I am a bit mystified about the mini-controversy about how many stations should be in the downtown core. The DOTT plan calls for two, as was shown in the Feb. open houses.
I have heard a number of suggestions we might need 3. I disagree.
Each station will be a entire block long – the “long” blocks in the downtown, ie the east – west blocks (the north south blocks are much shorter). Each station will have at least two exits, most likely near each end. The stations themselves will be very deep down. Unlike Toronto, where the subway is just below the street, ours will be at least six stories deep. Some elevator access will be straight up to the surface, which means there will be two access points to each station, about a block apart. So in the downtown there will be at least four access points to the LRT stations (ie, two per station). From a pedestrian point of view, its like having four stations.
But not all access to the stations need be elevator. Escalators go up at an angle, and from the start point at the station can drift a considerable block or more in any direction as they ascend to building level. Thus there might well be two elevator accesses on say, Albert St, each a block apart, and there might also be another access point or two from Slater or Queen or even further away depending on where the escalators come up. If they come up in a building complex, it will be possible (at least during business hours) for users to travel through the buildings for at least another block indoors.
In sum, two stations, with four access points or more, should be offer frequent enough entrances throughout the downtown core. Each station costs about $70 million.
Preston Street has been closed to through traffic until December, to permit reconstruction.
Happily, the tree and shrub planting now going on at Plouffe Park and the sections of Preston rebuilt last year, demonstrate that the aggravation, noise, and dust is well worth it.
One of the minor little pleasures last year was the ability to easily stroll across the street just about anywhere that wasn’t a pit, without being run over by a bus or speeding commuter.
The City today announced its preferred LRT routes and station configurations.
Good news: the major transfer station from buses-on-the-transitway-west will be at Tunney’s Pasture, built on the grassy vacant area north of the current station.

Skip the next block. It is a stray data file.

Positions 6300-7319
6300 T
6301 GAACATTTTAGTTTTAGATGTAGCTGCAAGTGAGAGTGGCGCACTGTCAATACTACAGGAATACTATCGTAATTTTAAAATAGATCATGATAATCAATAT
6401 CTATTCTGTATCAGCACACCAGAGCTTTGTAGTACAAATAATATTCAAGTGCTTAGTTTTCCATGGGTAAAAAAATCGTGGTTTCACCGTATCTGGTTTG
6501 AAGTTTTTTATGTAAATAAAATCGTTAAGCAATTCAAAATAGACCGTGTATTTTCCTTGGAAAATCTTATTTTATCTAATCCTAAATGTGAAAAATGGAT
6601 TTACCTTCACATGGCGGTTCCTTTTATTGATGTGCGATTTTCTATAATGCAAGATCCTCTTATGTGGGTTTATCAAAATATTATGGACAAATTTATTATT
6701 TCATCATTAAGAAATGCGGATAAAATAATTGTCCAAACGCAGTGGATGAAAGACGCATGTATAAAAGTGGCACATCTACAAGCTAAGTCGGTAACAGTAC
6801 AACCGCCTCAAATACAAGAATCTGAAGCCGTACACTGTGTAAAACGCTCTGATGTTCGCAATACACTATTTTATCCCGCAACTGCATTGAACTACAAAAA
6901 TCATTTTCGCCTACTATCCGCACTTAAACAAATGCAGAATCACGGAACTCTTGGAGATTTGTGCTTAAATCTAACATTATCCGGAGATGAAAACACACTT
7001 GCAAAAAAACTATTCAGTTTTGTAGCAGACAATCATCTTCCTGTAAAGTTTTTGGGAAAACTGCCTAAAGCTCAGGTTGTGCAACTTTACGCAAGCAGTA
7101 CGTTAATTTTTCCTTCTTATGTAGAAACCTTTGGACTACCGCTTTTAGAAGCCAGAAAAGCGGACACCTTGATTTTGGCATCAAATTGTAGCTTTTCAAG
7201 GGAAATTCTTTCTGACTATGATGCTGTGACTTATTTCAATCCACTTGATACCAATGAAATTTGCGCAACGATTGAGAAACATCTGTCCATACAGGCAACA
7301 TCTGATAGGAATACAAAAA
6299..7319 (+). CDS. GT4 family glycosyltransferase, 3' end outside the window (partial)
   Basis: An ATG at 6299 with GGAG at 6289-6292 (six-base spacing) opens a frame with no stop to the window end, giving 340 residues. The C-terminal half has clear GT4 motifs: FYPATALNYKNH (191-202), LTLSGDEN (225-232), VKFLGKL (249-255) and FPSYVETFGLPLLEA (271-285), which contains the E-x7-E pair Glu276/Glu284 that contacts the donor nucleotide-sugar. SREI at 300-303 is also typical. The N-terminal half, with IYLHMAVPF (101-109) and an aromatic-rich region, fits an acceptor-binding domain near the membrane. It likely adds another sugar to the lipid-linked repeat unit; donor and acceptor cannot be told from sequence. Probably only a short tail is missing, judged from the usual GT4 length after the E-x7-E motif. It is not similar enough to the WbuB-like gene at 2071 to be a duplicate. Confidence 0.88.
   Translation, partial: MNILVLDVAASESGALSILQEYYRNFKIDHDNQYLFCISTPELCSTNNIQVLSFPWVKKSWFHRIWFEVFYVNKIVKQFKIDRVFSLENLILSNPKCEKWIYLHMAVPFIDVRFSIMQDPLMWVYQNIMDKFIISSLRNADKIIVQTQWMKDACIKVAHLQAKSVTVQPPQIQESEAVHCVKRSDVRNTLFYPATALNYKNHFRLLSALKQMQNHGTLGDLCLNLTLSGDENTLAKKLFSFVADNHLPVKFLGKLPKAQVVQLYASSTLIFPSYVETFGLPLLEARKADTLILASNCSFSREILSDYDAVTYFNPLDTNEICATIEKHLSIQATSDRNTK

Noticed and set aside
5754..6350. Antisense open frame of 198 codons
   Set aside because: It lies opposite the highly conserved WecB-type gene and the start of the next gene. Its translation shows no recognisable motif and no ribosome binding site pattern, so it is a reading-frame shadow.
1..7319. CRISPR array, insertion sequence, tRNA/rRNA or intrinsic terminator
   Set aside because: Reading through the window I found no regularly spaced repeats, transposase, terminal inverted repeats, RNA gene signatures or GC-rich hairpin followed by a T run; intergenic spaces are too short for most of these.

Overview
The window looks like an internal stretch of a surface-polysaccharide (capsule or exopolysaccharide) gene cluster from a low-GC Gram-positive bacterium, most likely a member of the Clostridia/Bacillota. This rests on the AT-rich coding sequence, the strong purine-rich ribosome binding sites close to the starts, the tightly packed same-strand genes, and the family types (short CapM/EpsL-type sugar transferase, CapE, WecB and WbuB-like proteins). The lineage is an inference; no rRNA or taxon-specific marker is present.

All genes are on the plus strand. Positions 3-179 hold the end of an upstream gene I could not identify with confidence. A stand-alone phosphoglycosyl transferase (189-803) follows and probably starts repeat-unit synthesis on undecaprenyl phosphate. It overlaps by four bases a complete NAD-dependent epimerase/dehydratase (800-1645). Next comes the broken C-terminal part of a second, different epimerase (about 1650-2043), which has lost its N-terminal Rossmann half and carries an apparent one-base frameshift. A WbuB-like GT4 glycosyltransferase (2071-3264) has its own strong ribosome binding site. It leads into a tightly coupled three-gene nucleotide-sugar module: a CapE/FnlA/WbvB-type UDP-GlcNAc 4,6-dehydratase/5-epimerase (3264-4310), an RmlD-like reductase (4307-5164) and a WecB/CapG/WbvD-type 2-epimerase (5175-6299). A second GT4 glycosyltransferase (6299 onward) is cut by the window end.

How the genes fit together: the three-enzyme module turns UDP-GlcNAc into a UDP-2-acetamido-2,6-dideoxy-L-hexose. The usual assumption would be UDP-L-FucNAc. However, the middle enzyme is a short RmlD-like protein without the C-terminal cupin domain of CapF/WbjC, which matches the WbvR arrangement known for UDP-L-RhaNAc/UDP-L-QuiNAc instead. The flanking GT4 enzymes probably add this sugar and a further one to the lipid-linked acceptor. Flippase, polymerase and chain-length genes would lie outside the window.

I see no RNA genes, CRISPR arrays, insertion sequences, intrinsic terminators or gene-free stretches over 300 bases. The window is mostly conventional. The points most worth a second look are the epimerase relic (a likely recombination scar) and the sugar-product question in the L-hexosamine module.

Good news: the configuration at Bayview will permit same train access from the (future) southwest transitway / O-Train alignment to the downtown. This means that we can attract larger conventions to the new convention centre downtown as we will have no-transfer-required service direct from the airport to downtown. The configuration at Bayview permits much greater flexibility in train routing.
Bad News: the LeBreton Station is going to be accessed by bus service along Scott-Albert. This will be about a thousand buses per day per direction (I haven’t been able to get a straight answer from DOTT about the number). This will impose a severe noise and dust and vibration penalty on adjacent residents for at least two years during construction of the at-grade LRT system and probably lesser volume of buses for decades after.
Good News: the Rideau St station will be at the north end of the Rideau Centre, under Rideau St. Other alignments examined had put the tunnel directly under the Rideau Centre, which had some bad service implications but preserved foot traffic in the mall. Now the Rideau Centre will have to lobby for moving some bus services off Rideau to the Laurier side of the mall. Maybe they could start with the STO service … I note that the old Union Station is still being identified as a potential Library site.
Mixed News: the LeBreton station will be at-grade, maybe outdoor, until new developments build over it and turn it into an indoor station. At the rate the Flats are being developed, this could be never … ironically, the City owns and plans to develop the site above and adjacent the proposed station, which bodes even more poorly for its prospects.